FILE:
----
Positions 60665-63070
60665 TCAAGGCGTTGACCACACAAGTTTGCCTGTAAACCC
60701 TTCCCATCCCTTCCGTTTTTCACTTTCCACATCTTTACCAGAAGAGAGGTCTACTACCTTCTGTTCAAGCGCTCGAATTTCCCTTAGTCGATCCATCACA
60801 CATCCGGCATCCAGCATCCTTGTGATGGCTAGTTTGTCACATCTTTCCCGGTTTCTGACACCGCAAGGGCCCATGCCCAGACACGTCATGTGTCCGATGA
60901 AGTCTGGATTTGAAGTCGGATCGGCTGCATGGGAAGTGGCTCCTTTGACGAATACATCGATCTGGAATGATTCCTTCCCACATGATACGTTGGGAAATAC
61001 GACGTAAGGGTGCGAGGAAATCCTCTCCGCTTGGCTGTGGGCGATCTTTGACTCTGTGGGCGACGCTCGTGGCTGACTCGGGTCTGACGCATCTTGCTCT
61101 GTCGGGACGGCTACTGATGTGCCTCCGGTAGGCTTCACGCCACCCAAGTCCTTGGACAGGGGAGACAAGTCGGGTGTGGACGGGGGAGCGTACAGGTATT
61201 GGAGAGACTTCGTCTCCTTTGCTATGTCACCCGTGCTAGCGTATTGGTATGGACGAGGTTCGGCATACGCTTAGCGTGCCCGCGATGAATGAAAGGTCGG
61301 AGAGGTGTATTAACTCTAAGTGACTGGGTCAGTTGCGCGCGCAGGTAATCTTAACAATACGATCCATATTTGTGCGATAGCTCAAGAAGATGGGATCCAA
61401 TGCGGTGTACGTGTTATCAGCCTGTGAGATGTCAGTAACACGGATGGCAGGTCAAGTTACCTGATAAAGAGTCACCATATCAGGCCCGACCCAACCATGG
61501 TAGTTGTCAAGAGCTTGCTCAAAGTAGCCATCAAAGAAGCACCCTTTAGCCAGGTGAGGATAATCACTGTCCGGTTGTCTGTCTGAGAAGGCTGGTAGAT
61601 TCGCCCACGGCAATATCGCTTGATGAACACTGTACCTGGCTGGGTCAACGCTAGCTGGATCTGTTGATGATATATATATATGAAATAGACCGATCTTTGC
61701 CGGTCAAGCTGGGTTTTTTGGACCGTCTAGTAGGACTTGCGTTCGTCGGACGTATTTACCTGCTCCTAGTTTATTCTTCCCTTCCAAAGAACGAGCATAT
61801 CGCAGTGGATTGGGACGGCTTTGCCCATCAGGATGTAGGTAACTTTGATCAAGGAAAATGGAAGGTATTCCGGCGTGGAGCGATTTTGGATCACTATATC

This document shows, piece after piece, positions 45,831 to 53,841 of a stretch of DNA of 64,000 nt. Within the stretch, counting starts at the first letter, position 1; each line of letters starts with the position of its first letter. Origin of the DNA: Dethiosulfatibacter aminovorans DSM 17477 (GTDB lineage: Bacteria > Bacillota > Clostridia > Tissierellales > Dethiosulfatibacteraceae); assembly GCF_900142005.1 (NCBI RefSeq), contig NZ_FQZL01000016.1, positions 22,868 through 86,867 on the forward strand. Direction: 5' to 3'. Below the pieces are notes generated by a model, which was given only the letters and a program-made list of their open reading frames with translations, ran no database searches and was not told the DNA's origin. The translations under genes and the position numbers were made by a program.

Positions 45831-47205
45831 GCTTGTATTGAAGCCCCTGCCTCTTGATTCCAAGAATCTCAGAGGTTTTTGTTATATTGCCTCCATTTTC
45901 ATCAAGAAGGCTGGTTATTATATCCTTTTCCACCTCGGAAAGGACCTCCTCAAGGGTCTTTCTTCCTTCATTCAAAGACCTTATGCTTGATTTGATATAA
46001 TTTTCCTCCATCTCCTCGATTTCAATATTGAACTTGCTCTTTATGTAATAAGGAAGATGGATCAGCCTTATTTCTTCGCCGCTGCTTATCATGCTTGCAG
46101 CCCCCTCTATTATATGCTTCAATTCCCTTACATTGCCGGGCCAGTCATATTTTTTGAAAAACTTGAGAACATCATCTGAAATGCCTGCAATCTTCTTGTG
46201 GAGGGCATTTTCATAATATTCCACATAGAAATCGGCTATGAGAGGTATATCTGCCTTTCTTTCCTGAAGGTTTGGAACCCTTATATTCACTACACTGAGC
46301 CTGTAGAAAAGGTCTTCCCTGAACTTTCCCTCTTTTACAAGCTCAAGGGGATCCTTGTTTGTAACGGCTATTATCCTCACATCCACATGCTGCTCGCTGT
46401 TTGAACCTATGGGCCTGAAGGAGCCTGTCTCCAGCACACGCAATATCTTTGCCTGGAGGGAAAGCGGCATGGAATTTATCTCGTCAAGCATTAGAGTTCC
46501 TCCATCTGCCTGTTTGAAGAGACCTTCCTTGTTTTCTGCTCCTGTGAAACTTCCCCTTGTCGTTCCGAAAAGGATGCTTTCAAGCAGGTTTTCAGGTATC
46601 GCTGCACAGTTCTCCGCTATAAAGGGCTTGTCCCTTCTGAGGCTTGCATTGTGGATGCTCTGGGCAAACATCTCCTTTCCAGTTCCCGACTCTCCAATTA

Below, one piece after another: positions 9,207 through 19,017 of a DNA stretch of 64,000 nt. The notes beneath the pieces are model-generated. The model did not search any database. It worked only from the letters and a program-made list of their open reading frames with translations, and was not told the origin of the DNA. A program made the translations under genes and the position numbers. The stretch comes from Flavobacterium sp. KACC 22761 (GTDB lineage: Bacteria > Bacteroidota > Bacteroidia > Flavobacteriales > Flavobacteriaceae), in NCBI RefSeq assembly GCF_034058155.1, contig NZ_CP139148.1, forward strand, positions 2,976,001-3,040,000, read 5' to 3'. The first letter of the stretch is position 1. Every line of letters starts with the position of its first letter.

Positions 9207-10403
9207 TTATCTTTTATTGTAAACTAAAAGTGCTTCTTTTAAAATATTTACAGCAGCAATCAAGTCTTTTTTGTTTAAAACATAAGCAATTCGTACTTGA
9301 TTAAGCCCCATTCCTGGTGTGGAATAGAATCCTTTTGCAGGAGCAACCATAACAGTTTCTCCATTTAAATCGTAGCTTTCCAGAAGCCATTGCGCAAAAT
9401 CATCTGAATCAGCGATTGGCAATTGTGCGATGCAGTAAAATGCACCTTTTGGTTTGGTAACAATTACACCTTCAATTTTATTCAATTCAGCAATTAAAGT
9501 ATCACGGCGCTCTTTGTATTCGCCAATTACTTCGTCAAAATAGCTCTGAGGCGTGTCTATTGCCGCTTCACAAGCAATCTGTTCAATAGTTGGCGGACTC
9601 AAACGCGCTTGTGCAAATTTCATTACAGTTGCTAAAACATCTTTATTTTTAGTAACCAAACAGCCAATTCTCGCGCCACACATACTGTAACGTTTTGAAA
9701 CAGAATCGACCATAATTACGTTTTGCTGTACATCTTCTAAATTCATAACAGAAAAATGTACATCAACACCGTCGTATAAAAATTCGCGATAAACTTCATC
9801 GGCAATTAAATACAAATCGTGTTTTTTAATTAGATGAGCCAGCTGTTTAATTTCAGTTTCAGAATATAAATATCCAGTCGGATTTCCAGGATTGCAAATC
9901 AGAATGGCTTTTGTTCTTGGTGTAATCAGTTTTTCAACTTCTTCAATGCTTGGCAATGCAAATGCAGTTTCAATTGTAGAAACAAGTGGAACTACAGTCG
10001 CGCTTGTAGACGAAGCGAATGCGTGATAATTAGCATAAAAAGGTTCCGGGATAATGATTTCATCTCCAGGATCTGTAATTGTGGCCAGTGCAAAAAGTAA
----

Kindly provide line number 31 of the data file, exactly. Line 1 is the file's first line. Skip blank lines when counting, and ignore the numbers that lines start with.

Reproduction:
9501 ATCACGGCGCTCTTTGTATTCGCCAATTACTTCGTCAAAATAGCTCTGAGGCGTGTCTATTGCCGCTTCACAAGCAATCTGTTCAATAGTTGGCGGACTC